Information Control

  • Sina Weibo and Two Other Major Website Barred From Video Streaming

The unexpected punishment from the State Administration of Press, Publication, Radio, Film and Television 广电总局, China’s main propaganda department, to bar Sina Weibo 新浪微博, China’s largest Twitter-like service, the popular video site AcFun, and iFeng (one of the most popular news portal)’s video- and audio- streaming services grabbed international headlines this week.

The news broke on June 22, 2017 with SAPPRFT released a statement saying that the three companies don’t have proper licenses for Internet video and audio services and there were lots of contents on political and social issues and commentaries that “violated rules” and “advocated negative voices.” SAPPRFT did not specify which rules those videos broke or how long the ban would last. The shares of Nasdaq-listed Weibo Corp. slumped as much as 10% to $69 a share in early trading in New York on the same day. 

SAPPRFT’s decision is based on a regulation that took effect in 2008. According to the Administrative Provisions on Internet Audio-Visual Program Service 互联网视听节目服务管理规定, no entity or individual shall provide internet audio-visual program services without obtaining the Permit for Spreading Audio-Visual Programs via Information Network 信息网络传播视听节目许可证.

Note that the ban on “Internet audio-visual programs” does not equate to shutting down all live-streaming activities, though it certainly includes most of it. According to a catalogue issued by SAPPRFT in April this year, Internet audio-visual programs mainly include:

  • original or reposted current affairs-oriented news programs, talk shows or commentaries;
  • live-streaming of important political, military, economic, social, cultural and sports events;
  • original or re-broadcast hosting, talk shows, reporting or commentaries on culture; entertainment, technology, economy, sports, education and other specialized programs
  • online dramas;
  • rebroadcast programs produced by traditional or online TV channels. 

In response to the ban, Sina Weibo issued a statement on the same day, saying that “only Weibo users who have obtained the Permit for Spreading Audio-Visual Programs via Information Network 信息网络传播视听节目许可证 may upload audio-visual programs to the platform.” Meanwhile, the ban “will not affect videos that are not relevant to audio-visual programs.”

It seems ridiculous that individual users would have to obtain the Permit by themselves. Under current regulations, users may upload and stream video- and audio-programs on online platforms as long as the companies have acquired the Permit as an legal entity. Weibo’s weird statement is due to a forgotten fact that Sina, Weibo’s parent company, does not have the Permit itself — not any more. In April 2014, Sina’s Permit for Spreading Audio-Visual Programs was revoked by the Office of the National Work Group for “Combating Pornography and Illegal Publications” 全国“扫黄打非”办公室 due to “massive reporting from the general public”.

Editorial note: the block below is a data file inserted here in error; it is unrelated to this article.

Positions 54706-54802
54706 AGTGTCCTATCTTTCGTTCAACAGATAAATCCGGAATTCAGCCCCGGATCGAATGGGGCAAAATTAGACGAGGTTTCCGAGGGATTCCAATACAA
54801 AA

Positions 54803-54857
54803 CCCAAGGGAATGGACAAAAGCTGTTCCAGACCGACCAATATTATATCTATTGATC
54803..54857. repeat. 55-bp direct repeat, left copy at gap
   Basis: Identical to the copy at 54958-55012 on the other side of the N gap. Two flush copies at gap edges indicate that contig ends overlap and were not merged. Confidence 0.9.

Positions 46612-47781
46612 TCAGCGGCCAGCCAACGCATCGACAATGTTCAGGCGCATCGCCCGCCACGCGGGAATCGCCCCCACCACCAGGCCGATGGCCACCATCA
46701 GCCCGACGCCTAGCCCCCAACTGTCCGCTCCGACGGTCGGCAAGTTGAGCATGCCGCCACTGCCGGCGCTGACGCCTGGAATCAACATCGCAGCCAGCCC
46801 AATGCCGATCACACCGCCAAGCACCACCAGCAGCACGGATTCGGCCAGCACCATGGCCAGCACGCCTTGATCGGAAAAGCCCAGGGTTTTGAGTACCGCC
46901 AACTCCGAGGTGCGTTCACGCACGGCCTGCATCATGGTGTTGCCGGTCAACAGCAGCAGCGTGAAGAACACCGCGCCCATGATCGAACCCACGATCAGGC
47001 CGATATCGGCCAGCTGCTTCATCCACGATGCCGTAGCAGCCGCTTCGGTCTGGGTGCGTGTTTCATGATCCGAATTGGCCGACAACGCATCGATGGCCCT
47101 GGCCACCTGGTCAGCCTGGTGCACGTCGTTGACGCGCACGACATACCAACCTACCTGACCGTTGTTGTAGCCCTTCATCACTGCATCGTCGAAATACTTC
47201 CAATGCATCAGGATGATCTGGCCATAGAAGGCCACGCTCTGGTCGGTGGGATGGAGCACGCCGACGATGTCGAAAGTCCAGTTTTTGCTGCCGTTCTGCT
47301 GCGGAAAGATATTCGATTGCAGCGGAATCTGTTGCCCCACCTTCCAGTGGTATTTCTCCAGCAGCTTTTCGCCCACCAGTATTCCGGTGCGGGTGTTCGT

SAPPRFT’s announcement is considered another move to tighten controls over online content, especially those related to news and politics. It does not come as a surprise as China is known to increase censorship around major events and in the next few months, the CCP will host the 19th Party Congress, arguably the most important meeting that will determine China’s political landscape in the next five years and more.

Business & Tech

It is tempting to jump on the bandwagon of China’s sharing economy as we witness how bike-sharing programs sprung up in the country. But the market has seen its first major failure.

Wukong Bicycle 悟空 became the first among China’s more than 30 bike-sharing apps to close business. In a statement last week, Wukong, a name inspired by Sun Wukong, the Monkey King in China’s well-known classics Journey to the West, said that the decision is based on “strategic company restructuring.”

Before closing down, Wukong operated its 1,200 bikes in Chongqing city, southwestern China. But most of the bikes were lost because the company didn’t instal GPS devices in the vehicles.

Privacy & Security

Chinese state media reports on a $28/RMB188 app that browses webcams whose default passwords haven’t been changed, allowing subscribers to watch the goings-on in stores, living rooms, bedrooms, children’s rooms, and anywhere a CCTV might be installed.

More than 45,000 Chinese apps, most of which were mobile games, were booted from Apple’s App Store from June 13 to June 22. Analysts said that the cleanup probably target apps using hot patching, a solution that can enable developers to bypass the time consuming vetting process to deploy patches to users’ devices immediately.

And some quick thoughts…

Many people warmly welcome sharing economy services and smartphone-based cashless services in general. But few realize the privacy and security risks that come with it. Be careful what you wish for.